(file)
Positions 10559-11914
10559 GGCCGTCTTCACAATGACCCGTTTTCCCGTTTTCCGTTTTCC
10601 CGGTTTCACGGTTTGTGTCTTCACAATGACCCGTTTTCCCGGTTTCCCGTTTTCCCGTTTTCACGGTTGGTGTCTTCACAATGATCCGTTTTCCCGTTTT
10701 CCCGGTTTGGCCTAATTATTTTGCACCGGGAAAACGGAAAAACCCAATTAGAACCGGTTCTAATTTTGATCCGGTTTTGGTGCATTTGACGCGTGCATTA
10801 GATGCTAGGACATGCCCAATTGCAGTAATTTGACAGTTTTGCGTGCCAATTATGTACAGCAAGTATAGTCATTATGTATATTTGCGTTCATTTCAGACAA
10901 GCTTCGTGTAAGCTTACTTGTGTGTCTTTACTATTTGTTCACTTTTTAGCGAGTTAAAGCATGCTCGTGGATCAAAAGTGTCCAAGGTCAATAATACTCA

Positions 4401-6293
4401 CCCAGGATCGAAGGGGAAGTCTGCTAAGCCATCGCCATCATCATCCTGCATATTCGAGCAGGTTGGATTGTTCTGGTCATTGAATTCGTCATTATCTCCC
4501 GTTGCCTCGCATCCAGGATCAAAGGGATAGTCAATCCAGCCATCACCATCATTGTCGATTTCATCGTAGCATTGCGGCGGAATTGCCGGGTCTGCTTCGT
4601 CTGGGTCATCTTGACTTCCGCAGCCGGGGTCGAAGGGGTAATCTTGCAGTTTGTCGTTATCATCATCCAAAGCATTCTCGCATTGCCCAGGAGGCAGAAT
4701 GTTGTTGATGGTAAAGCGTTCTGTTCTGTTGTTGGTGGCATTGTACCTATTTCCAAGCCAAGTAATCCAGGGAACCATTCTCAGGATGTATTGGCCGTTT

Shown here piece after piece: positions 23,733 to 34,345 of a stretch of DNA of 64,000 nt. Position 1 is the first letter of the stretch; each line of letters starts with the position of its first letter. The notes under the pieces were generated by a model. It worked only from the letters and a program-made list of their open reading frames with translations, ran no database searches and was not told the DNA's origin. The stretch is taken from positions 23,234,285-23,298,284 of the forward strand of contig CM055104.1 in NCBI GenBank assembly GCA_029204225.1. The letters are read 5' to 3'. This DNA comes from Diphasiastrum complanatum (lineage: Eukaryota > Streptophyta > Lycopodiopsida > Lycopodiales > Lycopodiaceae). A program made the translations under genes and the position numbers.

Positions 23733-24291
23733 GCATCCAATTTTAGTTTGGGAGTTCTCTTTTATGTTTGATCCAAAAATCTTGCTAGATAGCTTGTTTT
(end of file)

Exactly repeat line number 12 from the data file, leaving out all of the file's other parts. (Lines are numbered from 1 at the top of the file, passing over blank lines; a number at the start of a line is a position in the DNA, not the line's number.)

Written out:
Shown here piece after piece: positions 23,733 to 34,345 of a stretch of DNA of 64,000 nt. Position 1 is the first letter of the stretch; each line of letters starts with the position of its first letter. The notes under the pieces were generated by a model. It worked only from the letters and a program-made list of their open reading frames with translations, ran no database searches and was not told the DNA's origin. The stretch is taken from positions 23,234,285-23,298,284 of the forward strand of contig CM055104.1 in NCBI GenBank assembly GCA_029204225.1. The letters are read 5' to 3'. This DNA comes from Diphasiastrum complanatum (lineage: Eukaryota > Streptophyta > Lycopodiopsida > Lycopodiales > Lycopodiaceae). A program made the translations under genes and the position numbers.